Thin, tall walls curve inward toward a narrow base. Designed to leave ample room for a beer's head. German weiss beers, Belgian Witbiers, wheat ales Wheat ales complement light salads, as well as cured meats and sausages.
French jelly beer glass
French jelly beer glass
Wide-mouthed top with slightly angled side panels. Belgian Witbiers Also a great partner for shellfish, fruit salads, and savory egg dishes. It's the perfect brunch brew!
Tulip beer glass
Tulip beer glass
Stemmed and tulip-shaped. Some beer experts prefer it for all styles of beer. Belgian strong ales, IPAs, pilsners, saisons, aged stouts Belgian strong ales stand up to the rich flavors of steaks, pungent cheeses, and balsamic vinegar.
Pilsner flute
Pilsner flute
Tall, tapered with a pedestal-like stem. Captures a pilsner's golden color while supporting its stable head. Pilsners, light or amber lagers, steam beers, Schwarzbiers A clean, elegant pilsner balances complex, spicy dishes. They're perfect with lighter chicken and fish dishes, too.
Flute glass
Flute glass
Long and slender, stemmed. Lambics, wine-like beers Sweeter lambics complement tart, fruity desserts such as berry pie.
Beer mug (a.k.a. glass stein)
Beer mug
Wide-mouthed, thick glass with a sturdy handle. Traditional German steins have lids. Lagers, ales, Oktoberfest-style beers Sausage is a given for Oktoberfest-style beers, but they also pair exceptionally well with Mexican cuisine.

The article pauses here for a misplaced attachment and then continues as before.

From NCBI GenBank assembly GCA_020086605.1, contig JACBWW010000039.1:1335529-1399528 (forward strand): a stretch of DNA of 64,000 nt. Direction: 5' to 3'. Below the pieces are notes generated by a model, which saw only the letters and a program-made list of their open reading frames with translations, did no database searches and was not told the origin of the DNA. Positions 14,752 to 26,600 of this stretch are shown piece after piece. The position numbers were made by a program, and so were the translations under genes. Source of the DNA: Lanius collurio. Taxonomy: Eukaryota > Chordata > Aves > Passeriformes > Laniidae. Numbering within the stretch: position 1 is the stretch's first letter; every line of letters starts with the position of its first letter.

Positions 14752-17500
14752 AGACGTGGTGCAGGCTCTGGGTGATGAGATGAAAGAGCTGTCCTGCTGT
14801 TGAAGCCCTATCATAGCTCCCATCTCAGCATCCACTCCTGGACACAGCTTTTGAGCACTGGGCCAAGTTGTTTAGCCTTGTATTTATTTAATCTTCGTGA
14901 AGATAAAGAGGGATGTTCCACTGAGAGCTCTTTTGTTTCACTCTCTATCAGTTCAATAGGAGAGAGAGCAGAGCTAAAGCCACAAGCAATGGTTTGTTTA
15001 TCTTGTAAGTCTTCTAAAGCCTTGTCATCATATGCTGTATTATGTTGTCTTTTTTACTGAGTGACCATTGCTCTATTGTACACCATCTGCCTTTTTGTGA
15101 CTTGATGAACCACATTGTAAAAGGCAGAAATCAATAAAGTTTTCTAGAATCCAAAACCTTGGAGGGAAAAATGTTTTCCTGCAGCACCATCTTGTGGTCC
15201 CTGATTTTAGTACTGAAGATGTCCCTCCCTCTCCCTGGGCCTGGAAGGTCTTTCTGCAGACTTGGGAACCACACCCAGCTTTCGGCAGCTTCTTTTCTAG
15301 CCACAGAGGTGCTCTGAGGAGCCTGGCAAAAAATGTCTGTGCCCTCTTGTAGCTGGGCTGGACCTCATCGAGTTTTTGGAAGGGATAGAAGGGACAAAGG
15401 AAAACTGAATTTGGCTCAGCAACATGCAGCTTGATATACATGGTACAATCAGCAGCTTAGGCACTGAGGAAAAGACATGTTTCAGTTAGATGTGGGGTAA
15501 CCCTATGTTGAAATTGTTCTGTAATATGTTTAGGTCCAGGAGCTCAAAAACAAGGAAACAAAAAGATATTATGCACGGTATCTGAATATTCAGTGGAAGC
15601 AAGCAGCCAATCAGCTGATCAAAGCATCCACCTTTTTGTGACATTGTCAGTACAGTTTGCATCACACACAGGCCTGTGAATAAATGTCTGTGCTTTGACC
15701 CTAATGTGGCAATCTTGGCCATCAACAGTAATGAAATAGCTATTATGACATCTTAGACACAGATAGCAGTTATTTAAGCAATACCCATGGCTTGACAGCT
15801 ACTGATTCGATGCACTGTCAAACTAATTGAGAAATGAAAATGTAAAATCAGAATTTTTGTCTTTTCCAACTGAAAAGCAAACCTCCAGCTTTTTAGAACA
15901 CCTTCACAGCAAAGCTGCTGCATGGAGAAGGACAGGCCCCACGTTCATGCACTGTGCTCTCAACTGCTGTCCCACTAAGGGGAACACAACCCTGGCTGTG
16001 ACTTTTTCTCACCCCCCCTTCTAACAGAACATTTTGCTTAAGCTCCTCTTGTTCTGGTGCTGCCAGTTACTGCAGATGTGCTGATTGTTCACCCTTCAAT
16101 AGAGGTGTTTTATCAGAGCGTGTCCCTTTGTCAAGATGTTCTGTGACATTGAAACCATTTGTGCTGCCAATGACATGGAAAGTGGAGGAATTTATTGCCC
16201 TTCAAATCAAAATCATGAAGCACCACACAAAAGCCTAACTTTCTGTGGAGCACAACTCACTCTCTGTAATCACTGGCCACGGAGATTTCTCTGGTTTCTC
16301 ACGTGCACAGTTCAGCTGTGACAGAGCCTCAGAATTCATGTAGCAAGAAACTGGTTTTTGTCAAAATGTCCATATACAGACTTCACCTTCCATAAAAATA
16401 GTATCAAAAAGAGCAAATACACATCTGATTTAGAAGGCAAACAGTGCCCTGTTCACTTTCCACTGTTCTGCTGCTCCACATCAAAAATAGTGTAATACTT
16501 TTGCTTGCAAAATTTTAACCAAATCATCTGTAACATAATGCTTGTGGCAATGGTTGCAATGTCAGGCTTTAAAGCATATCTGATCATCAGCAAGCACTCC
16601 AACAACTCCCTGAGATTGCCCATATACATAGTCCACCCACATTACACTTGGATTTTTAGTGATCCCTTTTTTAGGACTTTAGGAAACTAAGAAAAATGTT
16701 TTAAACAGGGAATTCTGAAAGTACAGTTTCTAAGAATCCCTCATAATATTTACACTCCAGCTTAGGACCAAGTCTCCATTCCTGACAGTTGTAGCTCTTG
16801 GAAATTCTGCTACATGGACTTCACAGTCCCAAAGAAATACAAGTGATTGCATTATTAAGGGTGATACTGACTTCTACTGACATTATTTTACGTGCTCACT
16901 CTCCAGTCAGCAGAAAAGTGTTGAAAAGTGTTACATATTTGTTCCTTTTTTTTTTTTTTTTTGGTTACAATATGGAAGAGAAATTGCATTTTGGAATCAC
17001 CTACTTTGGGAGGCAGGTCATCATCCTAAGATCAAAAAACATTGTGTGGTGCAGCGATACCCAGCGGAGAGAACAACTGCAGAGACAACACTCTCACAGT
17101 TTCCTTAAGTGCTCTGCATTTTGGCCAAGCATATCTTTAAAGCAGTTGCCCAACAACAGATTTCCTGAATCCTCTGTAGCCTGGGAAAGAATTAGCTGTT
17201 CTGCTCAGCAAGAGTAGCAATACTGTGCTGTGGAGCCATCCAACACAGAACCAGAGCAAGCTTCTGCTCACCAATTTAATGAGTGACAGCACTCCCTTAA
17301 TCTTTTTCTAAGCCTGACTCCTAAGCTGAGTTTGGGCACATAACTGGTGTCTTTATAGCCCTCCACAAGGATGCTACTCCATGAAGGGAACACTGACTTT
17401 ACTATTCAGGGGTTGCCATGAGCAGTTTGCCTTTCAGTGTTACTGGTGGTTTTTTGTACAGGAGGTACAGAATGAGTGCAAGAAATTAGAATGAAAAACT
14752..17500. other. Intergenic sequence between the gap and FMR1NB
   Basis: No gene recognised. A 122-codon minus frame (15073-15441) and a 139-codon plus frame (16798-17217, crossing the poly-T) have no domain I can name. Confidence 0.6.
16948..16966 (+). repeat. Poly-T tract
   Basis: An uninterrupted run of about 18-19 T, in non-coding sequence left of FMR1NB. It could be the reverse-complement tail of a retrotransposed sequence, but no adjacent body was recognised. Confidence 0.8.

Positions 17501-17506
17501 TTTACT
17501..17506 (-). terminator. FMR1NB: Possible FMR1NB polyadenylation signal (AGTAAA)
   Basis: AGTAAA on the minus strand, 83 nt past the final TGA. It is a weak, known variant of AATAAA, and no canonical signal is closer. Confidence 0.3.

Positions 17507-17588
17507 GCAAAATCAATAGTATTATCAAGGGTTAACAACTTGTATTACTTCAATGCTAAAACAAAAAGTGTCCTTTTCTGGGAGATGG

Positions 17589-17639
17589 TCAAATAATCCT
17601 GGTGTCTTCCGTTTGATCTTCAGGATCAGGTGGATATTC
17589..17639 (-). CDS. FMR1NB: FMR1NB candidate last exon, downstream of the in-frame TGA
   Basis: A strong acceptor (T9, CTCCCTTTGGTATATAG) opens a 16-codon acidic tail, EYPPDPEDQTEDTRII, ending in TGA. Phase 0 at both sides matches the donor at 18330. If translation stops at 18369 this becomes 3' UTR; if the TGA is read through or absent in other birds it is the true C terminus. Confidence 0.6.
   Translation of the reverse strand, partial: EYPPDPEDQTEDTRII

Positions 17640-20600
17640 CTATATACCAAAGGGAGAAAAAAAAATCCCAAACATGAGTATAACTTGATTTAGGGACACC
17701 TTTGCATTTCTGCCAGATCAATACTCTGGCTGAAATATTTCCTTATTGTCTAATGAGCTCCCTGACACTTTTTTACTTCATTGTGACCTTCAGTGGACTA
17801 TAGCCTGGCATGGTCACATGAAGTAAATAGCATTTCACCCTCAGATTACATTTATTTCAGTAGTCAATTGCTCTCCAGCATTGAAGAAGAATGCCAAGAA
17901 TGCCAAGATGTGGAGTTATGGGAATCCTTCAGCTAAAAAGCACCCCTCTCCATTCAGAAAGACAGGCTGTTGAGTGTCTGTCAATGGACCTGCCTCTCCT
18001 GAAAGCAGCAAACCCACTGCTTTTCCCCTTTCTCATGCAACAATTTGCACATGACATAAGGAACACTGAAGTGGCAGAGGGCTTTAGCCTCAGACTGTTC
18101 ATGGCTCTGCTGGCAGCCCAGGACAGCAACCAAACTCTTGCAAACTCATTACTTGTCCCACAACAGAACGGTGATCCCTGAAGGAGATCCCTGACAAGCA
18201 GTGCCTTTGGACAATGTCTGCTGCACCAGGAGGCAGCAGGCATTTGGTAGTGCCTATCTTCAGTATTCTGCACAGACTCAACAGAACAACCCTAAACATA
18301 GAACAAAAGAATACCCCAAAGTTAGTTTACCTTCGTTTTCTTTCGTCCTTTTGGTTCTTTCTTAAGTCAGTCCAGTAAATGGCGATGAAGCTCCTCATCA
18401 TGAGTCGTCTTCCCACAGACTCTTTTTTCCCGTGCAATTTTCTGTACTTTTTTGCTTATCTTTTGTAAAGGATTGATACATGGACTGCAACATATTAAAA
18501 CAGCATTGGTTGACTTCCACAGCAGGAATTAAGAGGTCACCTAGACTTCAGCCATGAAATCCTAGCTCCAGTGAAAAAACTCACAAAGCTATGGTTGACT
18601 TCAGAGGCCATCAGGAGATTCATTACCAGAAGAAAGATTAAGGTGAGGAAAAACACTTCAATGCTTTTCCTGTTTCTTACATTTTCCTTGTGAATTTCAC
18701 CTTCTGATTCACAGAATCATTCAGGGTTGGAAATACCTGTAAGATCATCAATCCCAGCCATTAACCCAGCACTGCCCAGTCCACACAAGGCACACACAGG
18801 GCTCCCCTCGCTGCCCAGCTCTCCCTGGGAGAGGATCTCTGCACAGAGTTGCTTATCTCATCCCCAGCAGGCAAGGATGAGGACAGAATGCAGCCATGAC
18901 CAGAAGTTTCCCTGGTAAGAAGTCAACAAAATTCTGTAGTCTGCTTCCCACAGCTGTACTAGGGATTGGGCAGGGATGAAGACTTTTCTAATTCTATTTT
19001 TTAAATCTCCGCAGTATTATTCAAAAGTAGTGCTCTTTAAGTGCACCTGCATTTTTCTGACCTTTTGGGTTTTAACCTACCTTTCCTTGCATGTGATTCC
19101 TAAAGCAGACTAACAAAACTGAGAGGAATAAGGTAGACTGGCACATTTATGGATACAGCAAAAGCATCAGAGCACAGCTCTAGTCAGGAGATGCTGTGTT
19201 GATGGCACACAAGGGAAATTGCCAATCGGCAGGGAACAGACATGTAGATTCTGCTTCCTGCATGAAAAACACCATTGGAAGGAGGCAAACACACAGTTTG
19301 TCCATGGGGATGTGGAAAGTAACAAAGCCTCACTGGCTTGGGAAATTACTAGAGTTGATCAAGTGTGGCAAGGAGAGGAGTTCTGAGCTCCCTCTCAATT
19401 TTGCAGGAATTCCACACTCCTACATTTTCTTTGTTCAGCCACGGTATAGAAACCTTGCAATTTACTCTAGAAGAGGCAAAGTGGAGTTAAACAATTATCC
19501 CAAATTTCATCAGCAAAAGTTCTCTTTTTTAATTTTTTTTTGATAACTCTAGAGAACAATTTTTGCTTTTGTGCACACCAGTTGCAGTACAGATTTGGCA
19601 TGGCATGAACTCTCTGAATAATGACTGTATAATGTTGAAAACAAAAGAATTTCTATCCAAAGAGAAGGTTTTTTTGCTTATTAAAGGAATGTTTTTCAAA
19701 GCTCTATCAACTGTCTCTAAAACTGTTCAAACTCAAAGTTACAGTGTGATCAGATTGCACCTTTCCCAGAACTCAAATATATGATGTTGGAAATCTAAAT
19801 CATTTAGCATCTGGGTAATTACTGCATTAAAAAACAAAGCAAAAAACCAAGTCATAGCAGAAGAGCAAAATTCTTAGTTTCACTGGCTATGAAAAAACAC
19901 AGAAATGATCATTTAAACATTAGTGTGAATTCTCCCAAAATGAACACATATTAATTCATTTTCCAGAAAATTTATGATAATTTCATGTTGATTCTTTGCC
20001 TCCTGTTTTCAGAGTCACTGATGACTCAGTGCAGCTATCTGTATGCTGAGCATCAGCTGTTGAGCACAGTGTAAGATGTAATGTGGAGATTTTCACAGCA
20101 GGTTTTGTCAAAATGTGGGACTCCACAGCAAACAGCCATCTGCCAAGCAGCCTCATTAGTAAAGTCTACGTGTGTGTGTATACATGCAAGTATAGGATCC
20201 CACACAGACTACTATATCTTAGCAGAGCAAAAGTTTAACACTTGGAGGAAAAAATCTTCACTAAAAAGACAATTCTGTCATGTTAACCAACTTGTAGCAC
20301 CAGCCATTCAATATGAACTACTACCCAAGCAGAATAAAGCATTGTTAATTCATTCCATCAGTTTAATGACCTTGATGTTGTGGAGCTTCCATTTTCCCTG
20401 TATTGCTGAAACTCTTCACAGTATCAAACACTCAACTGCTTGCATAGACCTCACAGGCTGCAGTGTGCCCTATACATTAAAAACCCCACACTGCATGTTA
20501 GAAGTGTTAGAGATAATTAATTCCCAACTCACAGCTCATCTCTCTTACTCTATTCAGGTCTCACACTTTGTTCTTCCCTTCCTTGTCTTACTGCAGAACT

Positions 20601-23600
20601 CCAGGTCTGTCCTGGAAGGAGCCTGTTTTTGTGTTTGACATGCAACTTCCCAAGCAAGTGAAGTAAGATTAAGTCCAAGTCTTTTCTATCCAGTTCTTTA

Willi Becher pub glass
Willi Becher pub glass
Tall, flared glass with a thick base. Common throughout Germany. German lagers A malty, toasty lager is fantastic with mild pork dishes.
Stemmed pokal glass
Stemmed pokal glass
Similar to the pilsner flute, but features a stem. Styles listed for the pilsner flute, as well as German bock-style beers Try a German doppelebock with wild game such as venison, mushrooms, or buttery cheeses.
Snifter beer glass
Snifter beer glass
Wide, stemmed bowl with a tapered mouth. Also used for brandy and cognac. Imperial stouts, strong ales, barley wines Imperial stouts + dark chocolate = total indulgence.
Thistle beer glass
Thistle beer glass
Shaped like the thistle plant's flower (Scotland's national floral emblem). Like a tulip glass, but with a flared top. Scotch ales Enjoy with aged and smoked cheeses, grilled meats, or deli sandwiches.
Chalice (a.k.a. schooner)
Image of chalice
Often the branded glassware of choice for monasteries that brew Belgian ales. Wide-mouthed with a large bowl. Belgian ales and IPAs Pale ales are a match made in heaven for salty, fried foods, Mexican dishes, and savory meats.

At home, it's up to you!

There's no hard-and-fast science that says a certain style of beer must be served in a certain type of glassware. In fact, many beer experts disagree on the subject. What's more, some styles of beer pair well with several different types of glasses. So when you're at home, why not reach for the glass you like best?

How to Pour a Beer

Tilt your glass at a slight angle and slowly pour your beer against its downward wall. As your glass becomes two-thirds full, tip it upright and pour the beer directly into its center. This should produce a nice, foamy head, which helps to amplify the beer's aroma and create an aesthetically pleasing presentation.

How to Care for Your Glasses

  • Wash carefully and follow specific care instructions.
  • Rinse glasses thoroughly to remove any dishwasher, food or lipstick residue—all of which can negatively affect a beer's head (i.e., foam).
  • Do not chill. Serving beer in a chilled glass may cause it to dip below its optimal serving temperature (between 40 and 50 degrees Fahrenheit for most beers), muting its flavors.